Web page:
How Does Technological Change Affect Quality ­Adjusted Prices in Health Care? Systematic Evidence from Thousands of Innovations

28 Pages Posted: 21 Dec 2016

See all articles by Kristopher Hult

Kristopher Hult

University of Chicago

Sonia Jaffe

University of Chicago

Tomas Philipson

University of Chicago; National Bureau of Economic Research (NBER)

Date Written: December 19, 2016

Abstract

Medical innovations have improved survival and treatment for many diseases but have simultaneously raised spending on health care. Many health economists believe that technological change is the major factor driving the growth of the heath care sector. Whether quality has increased as much as spending is a central question for both positive and normative analysis of this sector. This is a question of the impact of new innovations on quality-adjusted prices in health care. We preform a systematic analysis of the impact of technological change on quality-adjusted prices, with over six thousand comparisons of innovations to incumbent technologies. For each innovation in our dataset, we observe its price and quality, as well as the price and quality of an incumbent technology treating the same disease. Our main finding is that an innovation’s quality-adjusted prices is higher than the incumbent’s for about two-thirds (68%) of innovations. Despite this finding, we argue that quality-adjusted prices may fall or rise over time depending on how fast prices decline for a given treatment over time. We calibrate that price declines of 4% between the time when a treatment is a new innovation and the time when it has become the incumbent would be sufficient to offset the observed price difference between innovators and incumbents for a majority of indications. Using standard duopoly models of price competition for differentiated products, we analyze and assess empirically the conditions under which quality-adjusted prices will be higher for innovators than incumbents. We conclude by discussing the conditions particular to the health care industry that may result in less rapid declines, or even increases, in quality-adjusted prices over time.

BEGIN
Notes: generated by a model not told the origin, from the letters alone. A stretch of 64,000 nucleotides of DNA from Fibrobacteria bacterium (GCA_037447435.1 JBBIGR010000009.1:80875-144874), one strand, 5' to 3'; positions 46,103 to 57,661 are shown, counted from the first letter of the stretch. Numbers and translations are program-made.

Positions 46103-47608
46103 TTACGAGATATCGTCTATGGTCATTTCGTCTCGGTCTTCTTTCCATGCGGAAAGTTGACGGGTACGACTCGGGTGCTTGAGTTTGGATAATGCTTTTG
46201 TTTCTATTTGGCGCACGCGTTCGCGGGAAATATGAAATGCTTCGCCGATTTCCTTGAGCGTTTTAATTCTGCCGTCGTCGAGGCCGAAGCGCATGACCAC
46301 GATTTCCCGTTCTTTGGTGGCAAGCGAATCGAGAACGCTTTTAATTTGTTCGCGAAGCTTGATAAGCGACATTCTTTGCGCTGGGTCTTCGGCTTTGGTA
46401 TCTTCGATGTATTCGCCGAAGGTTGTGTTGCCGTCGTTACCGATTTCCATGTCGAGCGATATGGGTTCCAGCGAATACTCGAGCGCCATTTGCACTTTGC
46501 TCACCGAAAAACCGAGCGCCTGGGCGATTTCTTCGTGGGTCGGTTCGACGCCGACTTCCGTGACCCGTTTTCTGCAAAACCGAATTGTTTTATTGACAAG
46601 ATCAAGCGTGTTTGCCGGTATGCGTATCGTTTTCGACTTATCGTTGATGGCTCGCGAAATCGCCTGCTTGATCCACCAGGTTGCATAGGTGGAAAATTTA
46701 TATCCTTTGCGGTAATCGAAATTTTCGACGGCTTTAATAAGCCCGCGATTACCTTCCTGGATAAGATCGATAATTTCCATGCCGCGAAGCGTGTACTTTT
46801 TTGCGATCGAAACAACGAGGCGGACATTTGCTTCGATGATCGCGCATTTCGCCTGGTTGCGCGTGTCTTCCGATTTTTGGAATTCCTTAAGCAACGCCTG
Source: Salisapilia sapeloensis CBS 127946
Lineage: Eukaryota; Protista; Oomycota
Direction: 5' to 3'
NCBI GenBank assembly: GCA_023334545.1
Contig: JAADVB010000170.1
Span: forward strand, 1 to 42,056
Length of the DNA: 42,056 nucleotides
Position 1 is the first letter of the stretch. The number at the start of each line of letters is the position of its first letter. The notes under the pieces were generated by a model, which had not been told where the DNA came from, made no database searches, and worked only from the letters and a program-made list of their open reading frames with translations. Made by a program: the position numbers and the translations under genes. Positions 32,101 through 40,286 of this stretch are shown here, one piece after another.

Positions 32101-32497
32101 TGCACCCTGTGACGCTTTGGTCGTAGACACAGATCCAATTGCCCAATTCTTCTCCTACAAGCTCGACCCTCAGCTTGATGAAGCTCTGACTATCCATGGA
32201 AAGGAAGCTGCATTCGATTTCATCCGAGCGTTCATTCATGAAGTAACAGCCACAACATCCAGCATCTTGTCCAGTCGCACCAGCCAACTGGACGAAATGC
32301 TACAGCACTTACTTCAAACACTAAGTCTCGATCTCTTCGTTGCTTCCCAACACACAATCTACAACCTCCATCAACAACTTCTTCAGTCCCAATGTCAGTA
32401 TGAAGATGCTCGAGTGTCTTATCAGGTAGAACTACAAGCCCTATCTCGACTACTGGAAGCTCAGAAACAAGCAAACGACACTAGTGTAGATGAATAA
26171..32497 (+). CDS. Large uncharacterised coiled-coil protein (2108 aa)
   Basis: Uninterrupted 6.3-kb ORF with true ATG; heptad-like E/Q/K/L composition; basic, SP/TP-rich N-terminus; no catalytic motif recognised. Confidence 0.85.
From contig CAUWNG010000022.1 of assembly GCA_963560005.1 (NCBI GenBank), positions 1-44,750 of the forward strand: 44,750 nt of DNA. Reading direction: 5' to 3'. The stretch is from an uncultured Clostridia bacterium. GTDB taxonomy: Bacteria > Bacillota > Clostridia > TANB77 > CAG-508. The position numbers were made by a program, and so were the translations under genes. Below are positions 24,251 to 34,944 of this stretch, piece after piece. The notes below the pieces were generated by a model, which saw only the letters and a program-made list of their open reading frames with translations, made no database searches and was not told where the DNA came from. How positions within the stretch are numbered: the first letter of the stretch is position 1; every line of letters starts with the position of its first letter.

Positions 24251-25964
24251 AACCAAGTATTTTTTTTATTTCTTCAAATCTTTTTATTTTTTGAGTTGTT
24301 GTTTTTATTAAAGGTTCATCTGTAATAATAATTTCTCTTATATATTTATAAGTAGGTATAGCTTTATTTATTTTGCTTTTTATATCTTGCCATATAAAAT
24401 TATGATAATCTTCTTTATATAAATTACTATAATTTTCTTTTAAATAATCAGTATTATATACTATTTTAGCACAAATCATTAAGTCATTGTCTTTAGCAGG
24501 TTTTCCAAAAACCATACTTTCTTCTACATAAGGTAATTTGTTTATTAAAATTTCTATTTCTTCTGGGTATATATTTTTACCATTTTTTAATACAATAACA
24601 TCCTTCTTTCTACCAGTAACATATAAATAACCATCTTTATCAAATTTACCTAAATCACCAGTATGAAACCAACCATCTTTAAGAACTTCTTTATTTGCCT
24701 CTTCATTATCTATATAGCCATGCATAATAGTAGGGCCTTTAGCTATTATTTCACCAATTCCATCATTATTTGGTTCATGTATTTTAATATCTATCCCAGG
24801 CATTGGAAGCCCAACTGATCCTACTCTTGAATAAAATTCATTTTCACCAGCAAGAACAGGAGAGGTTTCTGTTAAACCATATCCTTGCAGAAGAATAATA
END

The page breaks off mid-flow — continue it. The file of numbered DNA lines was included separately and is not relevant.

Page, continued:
Keywords: Medical Innovations, Pricing, Quality

Suggested Citation

Hult, Kristopher and Jaffe, Sonia and Philipson, Tomas J., How Does Technological Change Affect Quality ­Adjusted Prices in Health Care? Systematic Evidence from Thousands of Innovations (December 19, 2016). Becker Friedman Institute for Research in Economics Working Paper No. 2016-29. Available at SSRN: https://ssrn.com/abstract=2888097

Kristopher Hult (Contact Author)

University of Chicago ( email )

1101 East 58th Street
Chicago, IL 60637
United States

Sonia Jaffe

University of Chicago ( email )

1101 East 58th Street
Chicago, IL 60637
United States

Tomas J. Philipson

University of Chicago ( email )

Graduate School of Business
1101 East 58th Street
Chicago, 60637

National Bureau of Economic Research (NBER)

1050 Massachusetts Avenue
Cambridge, MA 02138
United States

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